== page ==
I'll give this a go.
"Dubbed" is generally as neutral as "called" or "named" in most usage. But it's exceptions are subtle. It's commonly used in identifying material objects or basically factual concepts, as in "Microsoft's media player dubbed Zune" - "NASA's next-gen launch vehicles dubbed Ares" - "Gatlin wins 100m race, dubbed fastest man". You are perfectly safe using it when your intent is clear. In fact, in these instances "dubbed" improves upon "named" or "called" by suggesting authority rather than hearsay.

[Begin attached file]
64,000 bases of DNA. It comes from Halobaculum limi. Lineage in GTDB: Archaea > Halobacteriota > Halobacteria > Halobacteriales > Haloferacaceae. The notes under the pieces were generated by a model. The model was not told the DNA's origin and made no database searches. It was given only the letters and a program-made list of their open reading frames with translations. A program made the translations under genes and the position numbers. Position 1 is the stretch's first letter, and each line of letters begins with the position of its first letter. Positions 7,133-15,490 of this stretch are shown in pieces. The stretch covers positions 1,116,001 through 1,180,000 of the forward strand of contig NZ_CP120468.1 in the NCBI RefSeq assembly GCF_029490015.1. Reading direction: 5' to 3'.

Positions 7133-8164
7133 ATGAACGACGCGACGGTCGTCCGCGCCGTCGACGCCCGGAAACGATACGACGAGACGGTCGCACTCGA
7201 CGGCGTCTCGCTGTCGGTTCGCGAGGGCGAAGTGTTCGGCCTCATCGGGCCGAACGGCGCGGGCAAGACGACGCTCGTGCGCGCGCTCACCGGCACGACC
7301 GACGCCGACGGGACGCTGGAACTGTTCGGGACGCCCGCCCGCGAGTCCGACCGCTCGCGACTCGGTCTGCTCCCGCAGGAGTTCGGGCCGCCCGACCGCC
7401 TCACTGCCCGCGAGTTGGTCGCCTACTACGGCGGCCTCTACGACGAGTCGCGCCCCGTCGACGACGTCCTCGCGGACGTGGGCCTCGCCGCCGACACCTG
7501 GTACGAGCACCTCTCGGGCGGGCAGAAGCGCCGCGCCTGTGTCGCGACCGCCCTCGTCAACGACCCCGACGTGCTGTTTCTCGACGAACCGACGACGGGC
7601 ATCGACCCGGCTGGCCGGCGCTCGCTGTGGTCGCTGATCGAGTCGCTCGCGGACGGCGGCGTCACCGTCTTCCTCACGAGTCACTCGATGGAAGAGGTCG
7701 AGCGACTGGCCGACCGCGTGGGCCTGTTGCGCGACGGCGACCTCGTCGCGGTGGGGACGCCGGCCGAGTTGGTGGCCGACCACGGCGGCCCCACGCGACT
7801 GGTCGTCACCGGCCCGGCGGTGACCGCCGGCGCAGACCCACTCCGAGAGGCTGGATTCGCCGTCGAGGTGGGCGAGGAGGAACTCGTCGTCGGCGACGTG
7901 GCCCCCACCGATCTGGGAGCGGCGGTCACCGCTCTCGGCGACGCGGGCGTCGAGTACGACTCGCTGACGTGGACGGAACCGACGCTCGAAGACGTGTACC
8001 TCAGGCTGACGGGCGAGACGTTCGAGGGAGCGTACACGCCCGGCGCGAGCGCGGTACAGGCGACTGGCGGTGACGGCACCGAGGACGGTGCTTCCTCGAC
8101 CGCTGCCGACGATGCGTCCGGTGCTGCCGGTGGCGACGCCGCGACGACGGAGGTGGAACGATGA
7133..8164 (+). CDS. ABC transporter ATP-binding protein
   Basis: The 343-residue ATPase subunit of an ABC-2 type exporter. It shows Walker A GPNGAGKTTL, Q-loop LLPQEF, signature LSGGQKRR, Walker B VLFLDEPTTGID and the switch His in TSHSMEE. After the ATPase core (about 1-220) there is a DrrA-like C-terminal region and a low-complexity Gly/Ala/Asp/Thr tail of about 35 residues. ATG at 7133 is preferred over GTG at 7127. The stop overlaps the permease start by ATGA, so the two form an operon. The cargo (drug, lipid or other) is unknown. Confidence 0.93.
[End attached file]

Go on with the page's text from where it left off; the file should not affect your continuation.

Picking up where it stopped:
However, "dubbed", as you've noticed, can reinforce a tilt toward scorn if that is your intent. Other recent headlines such as "stem cell research dubbed Orwellian" or "This handy list of tips will help you avoid being dubbed a spammer" use the verb pretty effectively to reinforce a negative tone.
"Dubbed" also carries a taint of sarcasm from an association with badly dubbed film and controversially dubbed vocal perfomances in popular culture. Children are often first acquainted with the word in a silly Arthurian pantomime where one, anoiting the kneeling other with a make-believe sword, intones "I dub thee..." whatever fun name comes to mind. This just leads to giggling... not an auspicious beginning for any word I suppose.